Soon after the elections -- in which the mayor's school board candidates won one, lost one and tied two -- Villaraigosa met with Canter and Brewer together for the first time. He reiterated that he wanted to work together.
Later that month, Canter and Brewer joined the mayor as part of a delegation traveling to Washington to meet with senators about No Child Left Behind. It was the first time that Canter, Brewer and Villaraigosa had been seen working together as a team. Their public appearance had enormous significance to Canter.
"It was a milestone," she said. "By meeting with us together, the mayor established a new tone and tenure for partnership. I felt encouraged."
On April 17, the Court of Appeals upheld the lower court's decision, ruling for a second time that AB 1381 was unconstitutional. Canter was relieved, while the mayor spoke of a possible appeal to the state Supreme Court.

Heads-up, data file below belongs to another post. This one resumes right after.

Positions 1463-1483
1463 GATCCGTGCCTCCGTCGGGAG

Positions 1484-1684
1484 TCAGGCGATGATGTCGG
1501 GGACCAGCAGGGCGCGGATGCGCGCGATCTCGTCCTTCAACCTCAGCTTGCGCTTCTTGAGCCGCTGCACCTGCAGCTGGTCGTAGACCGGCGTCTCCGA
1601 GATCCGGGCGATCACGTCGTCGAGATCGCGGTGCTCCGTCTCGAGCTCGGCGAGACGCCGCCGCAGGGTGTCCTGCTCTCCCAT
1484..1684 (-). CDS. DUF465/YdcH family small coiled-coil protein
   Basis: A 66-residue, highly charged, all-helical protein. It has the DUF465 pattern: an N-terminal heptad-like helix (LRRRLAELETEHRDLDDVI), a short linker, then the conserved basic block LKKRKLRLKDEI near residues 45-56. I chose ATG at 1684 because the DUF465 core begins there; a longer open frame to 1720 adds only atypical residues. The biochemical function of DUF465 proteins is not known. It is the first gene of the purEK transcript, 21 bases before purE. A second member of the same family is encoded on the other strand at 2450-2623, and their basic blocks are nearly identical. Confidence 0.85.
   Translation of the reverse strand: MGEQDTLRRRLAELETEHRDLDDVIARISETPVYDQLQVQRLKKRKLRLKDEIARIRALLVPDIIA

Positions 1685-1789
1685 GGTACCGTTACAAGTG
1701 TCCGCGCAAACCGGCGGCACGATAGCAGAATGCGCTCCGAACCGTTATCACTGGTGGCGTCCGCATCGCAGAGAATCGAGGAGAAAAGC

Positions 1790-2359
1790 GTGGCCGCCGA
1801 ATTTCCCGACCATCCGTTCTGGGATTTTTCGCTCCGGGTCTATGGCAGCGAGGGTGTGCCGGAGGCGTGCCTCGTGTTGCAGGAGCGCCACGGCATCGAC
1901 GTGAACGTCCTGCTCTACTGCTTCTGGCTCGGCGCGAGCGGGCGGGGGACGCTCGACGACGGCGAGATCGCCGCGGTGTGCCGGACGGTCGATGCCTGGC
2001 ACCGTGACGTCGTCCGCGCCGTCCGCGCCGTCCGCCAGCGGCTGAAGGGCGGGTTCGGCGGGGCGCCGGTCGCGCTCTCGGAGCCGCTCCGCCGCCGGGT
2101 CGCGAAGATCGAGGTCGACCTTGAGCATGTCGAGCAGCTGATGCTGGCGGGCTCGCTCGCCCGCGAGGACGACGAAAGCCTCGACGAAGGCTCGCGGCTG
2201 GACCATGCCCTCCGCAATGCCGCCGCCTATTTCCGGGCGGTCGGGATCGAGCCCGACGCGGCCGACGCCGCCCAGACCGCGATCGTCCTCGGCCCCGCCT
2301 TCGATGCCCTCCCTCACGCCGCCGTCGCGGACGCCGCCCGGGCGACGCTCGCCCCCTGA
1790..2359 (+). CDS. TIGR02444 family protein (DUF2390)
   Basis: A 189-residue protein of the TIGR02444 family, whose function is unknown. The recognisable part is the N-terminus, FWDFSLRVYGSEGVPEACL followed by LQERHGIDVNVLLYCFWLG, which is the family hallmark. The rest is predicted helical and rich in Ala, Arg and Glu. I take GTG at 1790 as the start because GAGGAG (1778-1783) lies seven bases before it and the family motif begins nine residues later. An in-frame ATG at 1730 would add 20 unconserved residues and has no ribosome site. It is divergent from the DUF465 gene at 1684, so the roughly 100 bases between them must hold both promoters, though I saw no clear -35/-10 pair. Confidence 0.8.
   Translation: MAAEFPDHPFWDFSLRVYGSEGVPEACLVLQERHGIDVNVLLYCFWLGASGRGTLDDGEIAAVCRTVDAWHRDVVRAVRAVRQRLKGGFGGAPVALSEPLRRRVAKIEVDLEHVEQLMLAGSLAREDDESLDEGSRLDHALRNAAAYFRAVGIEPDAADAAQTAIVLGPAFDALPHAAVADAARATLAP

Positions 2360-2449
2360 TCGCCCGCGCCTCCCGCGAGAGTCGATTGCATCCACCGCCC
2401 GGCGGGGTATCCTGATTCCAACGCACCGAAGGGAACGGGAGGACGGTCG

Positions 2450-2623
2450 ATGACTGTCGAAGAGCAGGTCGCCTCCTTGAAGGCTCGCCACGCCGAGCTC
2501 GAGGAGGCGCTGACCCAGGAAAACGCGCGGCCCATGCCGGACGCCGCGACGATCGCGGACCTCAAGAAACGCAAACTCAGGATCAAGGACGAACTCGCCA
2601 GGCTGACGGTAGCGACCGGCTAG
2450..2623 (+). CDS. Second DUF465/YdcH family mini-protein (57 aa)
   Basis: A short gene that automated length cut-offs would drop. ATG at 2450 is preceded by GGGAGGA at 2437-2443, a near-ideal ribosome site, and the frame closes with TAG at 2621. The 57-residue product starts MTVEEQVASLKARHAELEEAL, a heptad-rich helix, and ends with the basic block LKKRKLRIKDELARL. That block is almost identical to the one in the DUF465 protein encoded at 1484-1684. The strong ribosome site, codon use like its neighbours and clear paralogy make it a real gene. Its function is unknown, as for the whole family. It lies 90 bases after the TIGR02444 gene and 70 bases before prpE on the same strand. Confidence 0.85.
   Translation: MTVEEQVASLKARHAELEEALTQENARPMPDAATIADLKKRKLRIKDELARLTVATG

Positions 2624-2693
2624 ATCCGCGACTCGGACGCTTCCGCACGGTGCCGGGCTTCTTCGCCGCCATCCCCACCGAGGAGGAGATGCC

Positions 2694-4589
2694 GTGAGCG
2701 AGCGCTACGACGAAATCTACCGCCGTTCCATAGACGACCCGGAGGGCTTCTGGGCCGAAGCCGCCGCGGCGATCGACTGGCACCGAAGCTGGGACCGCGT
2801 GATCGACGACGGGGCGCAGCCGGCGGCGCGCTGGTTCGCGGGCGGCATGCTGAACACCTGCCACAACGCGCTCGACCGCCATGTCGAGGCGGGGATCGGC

The following week, Villaraigosa, Canter and their staffs met in what those in attendance agree was a friendly meeting.
"Everyone was here in the best interest of the kids," said Marshall Tuck, 33, the former president of Green Dot Charter Schools and now head of the Mayor's Community Partnership for Excellence in the Schools. "They may have had their disagreements about AB 1381, but the mayor and the board president are both passionate about education."
In the May 15 runoff elections, the mayor gained two more seats on the school board with Tamar Galatzan and Richard Vladovic, both part of the mayor's reform platform. With Yolie Flores Aguilar, who was elected in March, and Monica Garcia, elected last year, Villaraigosa now has a 4-3 majority on the school board.